Tu BiShvat is the Jewish festival of trees and it starts this weekend! Trees hold special spiritual significance in Judaism. They are a symbol of knowledge, rebirth, and the natural world. Trees are even protected by biblical law in war time (Deuteronomy 20:19). In fact the Torah, the most holy text in Judaism, itself often is referred to as the “Tree of Life”.
Nuts, fruits and grains native to the Middle Eastern region are commonly served to celebrate this holiday, especially the species described as being abundant in the land of Israel: barley, dates, figs, grapes, pomegranates, olives, and wheat.
Today, Tu BiShvat is celebrated by secular Jews as a day to honour the natural world and spread awareness about ecological movements. It is customary in Israel to plant trees for Tu BiShvat, or donate to tree planting initiatives in Israel. One religious Jewish tradition is to plant “marriage trees”, cyprus trees for girls and cedar trees for boys, the year they are born. When the children grow up and get married, the trees are then cut down and used to make the marriage canopy.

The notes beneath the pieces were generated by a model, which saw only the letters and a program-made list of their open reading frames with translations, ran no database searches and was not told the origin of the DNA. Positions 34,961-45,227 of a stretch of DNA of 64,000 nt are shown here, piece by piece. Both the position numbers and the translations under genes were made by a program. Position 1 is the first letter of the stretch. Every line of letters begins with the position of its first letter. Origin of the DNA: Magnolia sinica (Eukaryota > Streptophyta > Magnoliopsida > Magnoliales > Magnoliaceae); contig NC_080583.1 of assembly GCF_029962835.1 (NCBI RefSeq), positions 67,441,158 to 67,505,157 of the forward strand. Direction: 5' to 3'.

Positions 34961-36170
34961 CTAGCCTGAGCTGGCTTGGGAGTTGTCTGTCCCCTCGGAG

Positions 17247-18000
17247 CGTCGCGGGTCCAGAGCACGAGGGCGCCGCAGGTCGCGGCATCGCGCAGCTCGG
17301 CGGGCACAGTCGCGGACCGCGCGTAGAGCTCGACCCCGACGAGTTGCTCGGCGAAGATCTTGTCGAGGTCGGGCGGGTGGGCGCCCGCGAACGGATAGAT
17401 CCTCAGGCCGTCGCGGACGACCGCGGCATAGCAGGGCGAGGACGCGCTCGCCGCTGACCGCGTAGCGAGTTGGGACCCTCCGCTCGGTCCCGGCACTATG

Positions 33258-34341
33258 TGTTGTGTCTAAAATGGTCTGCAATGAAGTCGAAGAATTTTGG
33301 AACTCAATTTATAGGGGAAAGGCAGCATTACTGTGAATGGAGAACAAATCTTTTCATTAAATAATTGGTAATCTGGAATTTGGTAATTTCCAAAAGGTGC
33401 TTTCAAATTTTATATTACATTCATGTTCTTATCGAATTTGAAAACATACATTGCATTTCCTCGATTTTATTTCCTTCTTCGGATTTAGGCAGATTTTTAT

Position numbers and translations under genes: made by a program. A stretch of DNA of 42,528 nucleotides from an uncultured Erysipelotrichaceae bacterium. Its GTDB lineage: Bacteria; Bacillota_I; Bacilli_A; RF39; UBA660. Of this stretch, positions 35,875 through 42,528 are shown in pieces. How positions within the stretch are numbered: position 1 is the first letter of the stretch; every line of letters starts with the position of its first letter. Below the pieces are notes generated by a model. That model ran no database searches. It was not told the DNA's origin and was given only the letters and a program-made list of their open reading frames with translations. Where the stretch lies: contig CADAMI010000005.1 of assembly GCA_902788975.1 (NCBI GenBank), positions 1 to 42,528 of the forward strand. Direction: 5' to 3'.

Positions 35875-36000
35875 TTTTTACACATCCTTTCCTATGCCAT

This year Tu Bishvat takes place on Monday January 20th, beginning the evening Sunday the 19st.
In Israel, fruits are ripening and trees are blossoming, but things aren’t quite the same here on the West Coast. In honour of Tu Bishvat, in the Green & Green office, we will be celebrating by eating dried figs, dried apples, almonds and grapes!
If you have a request for a special holiday gift, or if you want to customize your order with particular products, give us a call at 604-689-5027 or email firstname.lastname@example.org.